Posts by Jonathan Karl, Richard Coolidge and Jordyn Phelps
For as long as there has been politics, there have been sex scandals.
But what is new, Yahoo political columnist Matt Bai writes in a new book “All the Truth Is Out: The Week Politics Went Tabloid,” is the media’s tabloid-style obsession with the personal lives of our political leaders — an obsession that he argues has resulted in the corruption of modern political reporting.
Bai traces the beginning of the tabloid-style era of political reporting to 1987, when the campaign for Democratic presidential candidate Gary Hart, whom Bai describes as the “Hillary Clinton of his moment,” fell apart after reports surfaced that he was having an extramarital affair.
“It unravels in the kind of scandal and sensationalism that had never existed in presidential politics before that moment,” Bai told “Politics Confidential” in an interview.
“Because all of these things churning in the culture — from the effects of Watergate to the birth of satellite television to the changing attitudes of feminism toward adultery — all of this coming together to create this detonation in our politics,” Bai said.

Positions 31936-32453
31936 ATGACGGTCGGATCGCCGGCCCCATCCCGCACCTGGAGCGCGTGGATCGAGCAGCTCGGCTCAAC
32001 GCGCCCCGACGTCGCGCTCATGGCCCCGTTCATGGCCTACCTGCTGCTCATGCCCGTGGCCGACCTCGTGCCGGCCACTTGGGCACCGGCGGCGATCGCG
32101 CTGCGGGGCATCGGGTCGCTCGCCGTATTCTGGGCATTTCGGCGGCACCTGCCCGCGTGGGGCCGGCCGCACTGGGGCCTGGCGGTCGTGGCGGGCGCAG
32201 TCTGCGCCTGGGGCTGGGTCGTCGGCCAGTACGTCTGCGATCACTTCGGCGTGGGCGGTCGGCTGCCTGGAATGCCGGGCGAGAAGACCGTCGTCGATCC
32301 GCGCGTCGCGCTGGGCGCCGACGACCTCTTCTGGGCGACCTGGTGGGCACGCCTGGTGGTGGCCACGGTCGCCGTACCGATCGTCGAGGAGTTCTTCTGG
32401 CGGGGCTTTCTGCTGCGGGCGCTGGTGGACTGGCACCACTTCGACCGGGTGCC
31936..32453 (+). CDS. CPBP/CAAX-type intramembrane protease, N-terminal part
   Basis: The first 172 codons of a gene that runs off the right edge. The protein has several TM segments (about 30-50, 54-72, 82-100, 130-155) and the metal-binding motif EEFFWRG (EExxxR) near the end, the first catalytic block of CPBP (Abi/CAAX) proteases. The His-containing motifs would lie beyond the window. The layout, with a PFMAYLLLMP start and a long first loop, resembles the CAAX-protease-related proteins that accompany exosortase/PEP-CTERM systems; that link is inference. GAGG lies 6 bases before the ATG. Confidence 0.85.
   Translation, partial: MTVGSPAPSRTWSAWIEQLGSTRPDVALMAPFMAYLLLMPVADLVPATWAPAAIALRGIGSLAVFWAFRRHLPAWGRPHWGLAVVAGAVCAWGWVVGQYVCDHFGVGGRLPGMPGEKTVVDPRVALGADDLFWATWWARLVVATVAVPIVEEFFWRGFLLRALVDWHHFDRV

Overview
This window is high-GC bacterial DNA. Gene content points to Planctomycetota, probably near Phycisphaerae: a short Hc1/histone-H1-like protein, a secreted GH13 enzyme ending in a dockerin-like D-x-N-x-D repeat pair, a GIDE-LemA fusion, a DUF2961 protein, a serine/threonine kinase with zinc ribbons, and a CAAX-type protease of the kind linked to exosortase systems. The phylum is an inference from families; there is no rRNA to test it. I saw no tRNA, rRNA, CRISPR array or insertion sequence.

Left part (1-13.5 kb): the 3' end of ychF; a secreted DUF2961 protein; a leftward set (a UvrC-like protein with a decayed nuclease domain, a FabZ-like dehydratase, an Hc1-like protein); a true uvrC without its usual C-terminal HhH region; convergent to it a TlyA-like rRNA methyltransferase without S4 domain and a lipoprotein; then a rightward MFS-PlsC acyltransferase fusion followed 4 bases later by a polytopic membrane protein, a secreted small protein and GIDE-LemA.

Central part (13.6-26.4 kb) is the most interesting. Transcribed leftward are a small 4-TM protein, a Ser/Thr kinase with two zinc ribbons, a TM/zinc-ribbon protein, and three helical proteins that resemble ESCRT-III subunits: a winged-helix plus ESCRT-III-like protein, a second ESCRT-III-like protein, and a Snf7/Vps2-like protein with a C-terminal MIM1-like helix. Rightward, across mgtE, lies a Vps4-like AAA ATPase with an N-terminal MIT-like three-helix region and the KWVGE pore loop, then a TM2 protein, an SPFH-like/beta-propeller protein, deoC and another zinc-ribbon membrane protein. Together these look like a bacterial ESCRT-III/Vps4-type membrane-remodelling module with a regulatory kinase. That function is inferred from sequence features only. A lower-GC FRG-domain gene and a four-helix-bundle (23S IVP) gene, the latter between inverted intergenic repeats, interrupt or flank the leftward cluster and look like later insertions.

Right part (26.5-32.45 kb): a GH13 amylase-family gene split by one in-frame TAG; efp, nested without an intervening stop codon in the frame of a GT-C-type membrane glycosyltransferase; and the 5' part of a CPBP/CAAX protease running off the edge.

Within a matter of days, Hart withdrew from the presidential contest.
Documentary filmmaker Rory Kennedy has pulled off a minor miracle: She has found something new and compelling to say about the Vietnam War, a spellbinding story of heroism and heartbreak during one of America’s darkest hours.
Using a trove of never-before-seen footage of the United States’ 1975 military withdrawal, Kennedy’s “Last Days in Vietnam” tells the story of the U.S. soldiers and diplomats who defied orders from Washington to orchestrate an ad hoc evacuation of our allies in the final moments before Saigon fell.
“How we got to that point where people the Vietnamese were so desperately trying to get out of the country … we think then very few people knew that story and it's an extraordinary story,” Kennedy told “Politics Confidential” in an interview at Edgar Bar and Kitchen in Washington, D.C.
“The [U.S.] government said we just got to get the Americans out, it's falling too fast,” Kennedy said. “And a handful of Americans on the ground said not so fast. If we leave our Vietnamese friends and allies, our comrades, behind, they're going to be killed. They're going to be tortured.”
The 14th Dalai Lama of Tibet has over 8 million Twitter followers, but he confesses he has never personally tweeted, explaining with his characteristic laugh that his fingers aren’t well-equipped for such modern technology. But he has no problem summing up the answer to happiness in 140 characters or less.
“More compassionate mind, more sense of concern for other's well-being, is source of happiness,” he said during a rare interview with “Politics Confidential” when asked how to sum up his philosophy for happiness in the form of a tweet.